By Nii B. Andrews
Within Ghana, the premier locations for accessing the Contemporary Ghana Art (CGA) market (and viewing cutting edge CGA) include the Artists’ Alliance Gallery, the Loom, ARTcapital Ghana, Tiga African Art, Berj Gallery, Gallery 1957, Nubuke Foundation and the Dei Foundation.
And there are of course, the numerous private studios of the artists themselves.
CGA can and should be enjoyed and celebrated for its aesthetic, emotional and investment value….whichever floats your boat.
It is always helpful for the buyer or collector to understand the four useful categories of artist profiles when contemplating a purchase.
There are global artists, undervalued artists, high potential artists and finally artists to watch.
The first profile includes artists who have solid retail and auction values and are recognized internationally in both the museum and commercial worlds.
The best example for CGA is El Anatsui whose wooden sculpture, “Used Towel”, sold in Bonhams London in February 2017 for £176, 500.
The other three categories identify artists with tremendous growth potential in terms of market value.
The work of these artists represent excellent value with potential for huge appreciation.
This becomes apparent when the price for their work is compared with the prices and careers of their European, Asian and American peers.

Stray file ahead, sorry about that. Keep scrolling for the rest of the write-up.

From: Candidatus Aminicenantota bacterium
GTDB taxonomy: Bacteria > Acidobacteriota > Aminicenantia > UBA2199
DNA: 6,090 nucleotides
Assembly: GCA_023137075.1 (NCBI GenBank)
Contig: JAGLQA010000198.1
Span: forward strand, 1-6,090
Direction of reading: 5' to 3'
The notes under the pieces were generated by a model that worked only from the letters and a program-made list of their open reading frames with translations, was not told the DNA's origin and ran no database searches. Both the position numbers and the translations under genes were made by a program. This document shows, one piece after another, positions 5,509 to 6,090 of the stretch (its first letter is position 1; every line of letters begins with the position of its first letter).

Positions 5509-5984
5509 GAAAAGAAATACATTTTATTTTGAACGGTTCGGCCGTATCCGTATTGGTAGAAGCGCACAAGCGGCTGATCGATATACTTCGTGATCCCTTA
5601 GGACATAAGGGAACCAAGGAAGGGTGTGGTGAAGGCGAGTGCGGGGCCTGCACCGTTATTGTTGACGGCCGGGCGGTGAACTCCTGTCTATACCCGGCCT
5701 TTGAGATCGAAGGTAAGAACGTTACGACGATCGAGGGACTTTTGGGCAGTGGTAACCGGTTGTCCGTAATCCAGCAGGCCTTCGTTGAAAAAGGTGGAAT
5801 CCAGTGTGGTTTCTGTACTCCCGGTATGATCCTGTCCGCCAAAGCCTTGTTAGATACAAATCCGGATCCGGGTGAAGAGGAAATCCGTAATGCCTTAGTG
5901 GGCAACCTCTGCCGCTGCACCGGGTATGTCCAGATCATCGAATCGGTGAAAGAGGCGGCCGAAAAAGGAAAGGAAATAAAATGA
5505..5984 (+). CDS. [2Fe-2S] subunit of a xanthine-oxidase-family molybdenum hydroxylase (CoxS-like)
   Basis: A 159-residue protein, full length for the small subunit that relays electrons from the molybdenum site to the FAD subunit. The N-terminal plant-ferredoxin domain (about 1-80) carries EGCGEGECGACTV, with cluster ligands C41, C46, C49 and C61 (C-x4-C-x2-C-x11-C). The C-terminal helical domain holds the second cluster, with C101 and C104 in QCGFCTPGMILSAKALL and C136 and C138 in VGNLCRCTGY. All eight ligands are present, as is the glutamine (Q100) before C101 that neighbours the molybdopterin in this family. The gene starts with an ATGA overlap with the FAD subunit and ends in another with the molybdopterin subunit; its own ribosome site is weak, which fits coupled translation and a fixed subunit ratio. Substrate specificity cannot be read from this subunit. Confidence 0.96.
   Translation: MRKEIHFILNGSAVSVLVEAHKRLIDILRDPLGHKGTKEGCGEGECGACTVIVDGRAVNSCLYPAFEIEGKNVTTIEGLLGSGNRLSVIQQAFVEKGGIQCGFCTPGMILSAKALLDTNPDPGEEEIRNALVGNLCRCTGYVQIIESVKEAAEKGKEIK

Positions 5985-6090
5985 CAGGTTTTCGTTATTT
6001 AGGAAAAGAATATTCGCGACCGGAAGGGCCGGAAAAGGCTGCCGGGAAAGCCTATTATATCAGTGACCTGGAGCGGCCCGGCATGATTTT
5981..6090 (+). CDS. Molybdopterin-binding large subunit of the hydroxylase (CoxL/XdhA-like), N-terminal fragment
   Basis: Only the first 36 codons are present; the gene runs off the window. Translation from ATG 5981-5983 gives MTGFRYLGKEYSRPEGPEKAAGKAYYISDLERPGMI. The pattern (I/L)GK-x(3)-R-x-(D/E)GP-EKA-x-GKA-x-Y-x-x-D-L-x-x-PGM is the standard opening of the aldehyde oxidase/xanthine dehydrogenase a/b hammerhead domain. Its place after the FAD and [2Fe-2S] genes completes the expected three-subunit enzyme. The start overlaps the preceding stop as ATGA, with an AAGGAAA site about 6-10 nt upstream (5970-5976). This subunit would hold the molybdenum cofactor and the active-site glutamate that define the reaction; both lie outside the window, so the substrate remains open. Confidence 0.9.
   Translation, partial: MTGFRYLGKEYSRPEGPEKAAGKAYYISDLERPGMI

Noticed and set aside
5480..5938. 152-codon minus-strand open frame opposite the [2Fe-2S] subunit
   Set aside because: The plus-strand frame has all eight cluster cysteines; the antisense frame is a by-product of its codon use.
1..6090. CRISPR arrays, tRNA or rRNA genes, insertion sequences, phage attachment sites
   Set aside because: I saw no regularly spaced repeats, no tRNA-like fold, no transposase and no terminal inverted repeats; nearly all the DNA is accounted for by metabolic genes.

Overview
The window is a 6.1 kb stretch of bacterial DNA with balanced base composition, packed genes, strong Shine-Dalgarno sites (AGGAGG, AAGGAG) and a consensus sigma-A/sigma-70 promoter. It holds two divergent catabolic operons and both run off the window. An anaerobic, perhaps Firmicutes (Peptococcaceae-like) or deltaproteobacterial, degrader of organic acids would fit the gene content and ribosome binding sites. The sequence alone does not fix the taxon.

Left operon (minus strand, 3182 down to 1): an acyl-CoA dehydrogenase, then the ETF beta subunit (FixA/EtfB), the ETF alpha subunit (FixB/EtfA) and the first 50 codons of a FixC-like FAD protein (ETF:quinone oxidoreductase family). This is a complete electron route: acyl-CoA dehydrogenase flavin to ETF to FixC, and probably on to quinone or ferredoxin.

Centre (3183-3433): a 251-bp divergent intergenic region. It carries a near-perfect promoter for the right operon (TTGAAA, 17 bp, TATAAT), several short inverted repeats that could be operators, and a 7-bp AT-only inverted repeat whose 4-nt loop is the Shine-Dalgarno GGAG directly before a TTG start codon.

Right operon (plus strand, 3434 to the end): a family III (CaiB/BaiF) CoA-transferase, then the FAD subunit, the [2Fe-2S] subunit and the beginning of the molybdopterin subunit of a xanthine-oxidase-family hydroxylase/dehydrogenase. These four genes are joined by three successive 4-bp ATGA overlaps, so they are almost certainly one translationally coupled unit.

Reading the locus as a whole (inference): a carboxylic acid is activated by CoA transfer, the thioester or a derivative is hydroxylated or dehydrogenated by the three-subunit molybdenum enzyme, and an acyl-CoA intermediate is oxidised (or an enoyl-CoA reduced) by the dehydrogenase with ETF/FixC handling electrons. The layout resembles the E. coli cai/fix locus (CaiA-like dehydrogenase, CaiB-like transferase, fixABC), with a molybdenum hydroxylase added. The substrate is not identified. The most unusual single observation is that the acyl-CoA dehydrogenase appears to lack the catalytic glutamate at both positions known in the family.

At the same Bonhams London auction of February 2017; “Argungu fishing festival” by Ablade Glover sold for £9,750 and Amon Kotei’s “Reclining woman reading” sold for £10,625.
Even more exciting for the novice collector are the formidable aesthetic pieces from a fair sized cohort of young artists working on canvas with acrylic or oil; pen or charcoal on paper or canvas; sculpture in wood or groundbreaking mixed media pieces.
The CGA canon also includes the work of our innovative sign writers with barber signs, commercial signs for chop bars, vulcanizers, hair dressers etc.
These items usually pack an aesthetic punch that makes them highly collectible especially more so when they are priced competitively.
The art historian and artist, Atta Kwami has demonstrated in his seminal book, “Kumasi Realism”, that the output from these “informally” trained sign writers and that of university trained artists have had a reciprocal influence.
Improved access to the CGA market with corresponding growth will occur with the following; a better educated public about CGA; increased professionalism of art dealers and artists (!!); provision of an enabling environment by national, regional and city authorities.
According to the Knight Frank Wealth Report 2018, art is becoming the top luxury possession that investors are buying – not classic cars, watches, wines and jewellery.
But art – including African art, had an outstanding growth rate of 21 per cent last year with classic cars and watches falling far behind.
Now, please do not ask me about real estate – or cryptocurrency!